M. VISHWANATH PAI takes a peek into the Cu Chi Tunnels of Vietnam.
We left for Cu Chi tunnels — 70 km north-west of Ho Chi Minh — in the morning. All I knew was that the Vietnamese had used these tunnels during their war against the U.S. Reading up about it, I found that the underground tunnels of Cu Chi are a complex network that stretches from the gates of Ho Chi Minh City (earlier Saigon) to the Cambodian border.
By the time I brushed up on its history, the guide announced that we were nearing the entrance of the tunnels. We were first shown the model of Cu Chi tunnels in a bunker, which led me to wonder if a tunnel with so many layers could actually exist. By the time we came out I had some idea of the tunnel network.
As we walked along, our guide suddenly stopped and asked us to identify a tunnel entrance. We looked around but couldn’t find it. Finally he gave a broad smile and pointed to the door just below his foot. It was covered by some leaves. Then he asked, “Who will go through this entry?” While we looked at each other, a small girl volunteered to get in. The size of the entrance is smaller than a manhole. We were shown the different kinds of traps that were laid around the entrance. Booby traps were assembled from scavenged American ordnance duds and pointed bamboo sticks.
“Tell me what that is,” asked the guide, pointing to a termite mound on the forest floor. “A termite mound,” I replied immediately. It turned out to be a ventilation hole disguised as a termite mound. Bamboo and a man-made termite mound were used to supply air through the tunnels. Malaria was rampant during the war and the Vietnamese only ventured out under the cover of darkness. Cooking was a problem but the ever-resourceful Vietnamese worked out ways of concealing the smoke while cooking meals.
The next stop was a bunker that housed the different kinds of shells and bombs used by the American troops; some weighed about 250 kg but they were unable to destroy the tunnels. The passages were neither straight nor “snakelike”, but they zigzagged at angles between 60° and 120°. This was because even if the enemy detected the entrance and set off mines or pour chemicals, it would not have much effect inside the tunnels.
The communicating passages were not wider than 1.2 meters, not narrower than 0.8 meters, not higher than 1.8 meters, not lower than 0.8 meters. The minimum thickness of the roof was to be 1.5 meters-this was “to avoid vibration caused by the explosions of bombs and shells and the sounds of tanks and other vehicles moving above. The enemy was sitting just above their head. About all this digging he asked “How was it done?” Many in our group, mostly students, gave different answers about using machines but again with a broad smile our guide said it was done using hoes and bare hands; it was “amazing”. Someone in our group asked whether any special material was used in creating these tunnels so that it should not crumble, but our guide answered in the negative as the earth in Cu Chi is sticky.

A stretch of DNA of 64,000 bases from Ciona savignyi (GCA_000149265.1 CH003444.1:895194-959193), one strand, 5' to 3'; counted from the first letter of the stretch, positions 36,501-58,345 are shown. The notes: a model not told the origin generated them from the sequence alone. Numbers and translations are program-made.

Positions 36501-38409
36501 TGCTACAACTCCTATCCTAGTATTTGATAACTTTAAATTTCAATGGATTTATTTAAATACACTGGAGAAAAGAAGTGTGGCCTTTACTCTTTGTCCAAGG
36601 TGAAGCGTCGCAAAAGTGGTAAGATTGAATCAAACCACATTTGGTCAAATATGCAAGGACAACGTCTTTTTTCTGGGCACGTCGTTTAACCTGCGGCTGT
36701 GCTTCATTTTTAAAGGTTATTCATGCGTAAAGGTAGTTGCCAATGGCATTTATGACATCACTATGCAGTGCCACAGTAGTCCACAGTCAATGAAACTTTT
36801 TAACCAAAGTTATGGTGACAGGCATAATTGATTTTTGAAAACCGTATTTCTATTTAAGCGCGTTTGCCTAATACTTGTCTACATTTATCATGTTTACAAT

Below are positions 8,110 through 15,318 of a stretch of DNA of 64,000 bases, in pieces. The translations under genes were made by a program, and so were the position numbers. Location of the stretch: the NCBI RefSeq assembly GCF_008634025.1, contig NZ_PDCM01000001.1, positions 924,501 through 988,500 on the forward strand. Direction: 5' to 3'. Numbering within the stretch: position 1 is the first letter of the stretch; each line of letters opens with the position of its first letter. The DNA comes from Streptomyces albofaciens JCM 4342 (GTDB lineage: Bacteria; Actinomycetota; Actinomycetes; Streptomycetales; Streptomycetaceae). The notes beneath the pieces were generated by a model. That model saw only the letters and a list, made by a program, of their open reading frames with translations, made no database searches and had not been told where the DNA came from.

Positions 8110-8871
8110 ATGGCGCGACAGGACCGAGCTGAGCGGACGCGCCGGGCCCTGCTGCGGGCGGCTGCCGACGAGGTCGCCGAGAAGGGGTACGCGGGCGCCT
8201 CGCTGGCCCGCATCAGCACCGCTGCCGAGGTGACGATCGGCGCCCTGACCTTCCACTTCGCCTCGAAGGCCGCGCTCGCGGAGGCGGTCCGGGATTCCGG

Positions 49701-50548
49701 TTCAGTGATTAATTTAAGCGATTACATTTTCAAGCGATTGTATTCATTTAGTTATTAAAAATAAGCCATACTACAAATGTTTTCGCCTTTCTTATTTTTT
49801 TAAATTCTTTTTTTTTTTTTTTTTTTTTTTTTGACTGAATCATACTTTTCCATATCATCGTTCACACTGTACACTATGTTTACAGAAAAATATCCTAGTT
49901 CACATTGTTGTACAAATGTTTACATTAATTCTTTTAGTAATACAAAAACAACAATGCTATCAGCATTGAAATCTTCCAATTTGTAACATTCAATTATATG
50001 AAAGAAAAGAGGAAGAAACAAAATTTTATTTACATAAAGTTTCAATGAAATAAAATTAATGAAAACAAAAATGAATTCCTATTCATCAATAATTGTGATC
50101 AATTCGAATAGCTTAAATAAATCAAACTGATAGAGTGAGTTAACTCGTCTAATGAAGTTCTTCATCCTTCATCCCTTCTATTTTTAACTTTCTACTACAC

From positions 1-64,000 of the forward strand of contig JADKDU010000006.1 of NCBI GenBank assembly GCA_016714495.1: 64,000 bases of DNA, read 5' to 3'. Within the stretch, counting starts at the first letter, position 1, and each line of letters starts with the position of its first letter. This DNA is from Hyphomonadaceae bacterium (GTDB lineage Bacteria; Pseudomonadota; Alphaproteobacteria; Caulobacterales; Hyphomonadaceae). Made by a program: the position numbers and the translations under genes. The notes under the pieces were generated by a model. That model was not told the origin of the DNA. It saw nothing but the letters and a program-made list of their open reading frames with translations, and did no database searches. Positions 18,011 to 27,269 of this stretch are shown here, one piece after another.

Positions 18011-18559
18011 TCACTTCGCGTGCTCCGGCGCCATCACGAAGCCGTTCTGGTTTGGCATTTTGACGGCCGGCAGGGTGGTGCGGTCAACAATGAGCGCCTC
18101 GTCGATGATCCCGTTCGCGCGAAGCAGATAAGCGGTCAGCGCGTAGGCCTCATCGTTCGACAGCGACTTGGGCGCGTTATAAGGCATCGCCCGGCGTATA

“Ready for the tunnel visit?” he teased all of us; initially there were no takers but I asked him how long we would have to move inside the tunnel. When he said, “about 30 meters and you can come out, but you can continue and come out of some other exit point, if you wish”, many were suddenly interested.
For the tourists’ sake the entrance was made a little bigger and inside the tunnels we had to sit and move and could not stand at all. Just after a few short minutes in the tunnel, it felt too hot. I couldn’t understand how people could live in them braving the heat. After getting a big cheer from the guide we proceeded to the souvenir shops at the exit point for shopping. While boarding the bus for my return trip to Ho Chi Minh I offered my tribute to the 45,000 lives lost defending the tunnels.
During the Vietnam War of the 1960s, these tunnels connected villages, districts and various Viet Cong guerrillas support bases and consisted of living quarters, do-it-yourself ordnance factories, kitchens with concealed chimneys, hospitals, cleverly designed conical bomb shelters, theatres and movie halls.
The tunnels in Cu Chi were originally dug as hiding places for the Viet Minh, the nationalist guerrillas who fought France, in the 1940s and 1950s. With the ceasefire in 1954, Vietnam was provisionally divided into two; the North ruled by the Communists and the south being an independent republic established with American aid.
When the war between the two halves began in 1960, the first thing the Viet Cong did was that to start expanding the tunnels. The Republic of South Vietnam could not cope with the guerrilla assaults and so in 1965 the American army arrived to fight the Viet Cong. Despite its devices, intelligence inputs and manpower, the U.S. had to retreat in 1973. The Viet Cong troops took control of Saigaon in 1975 and Vietnam was united.
The author is from MGM College, Udupi.
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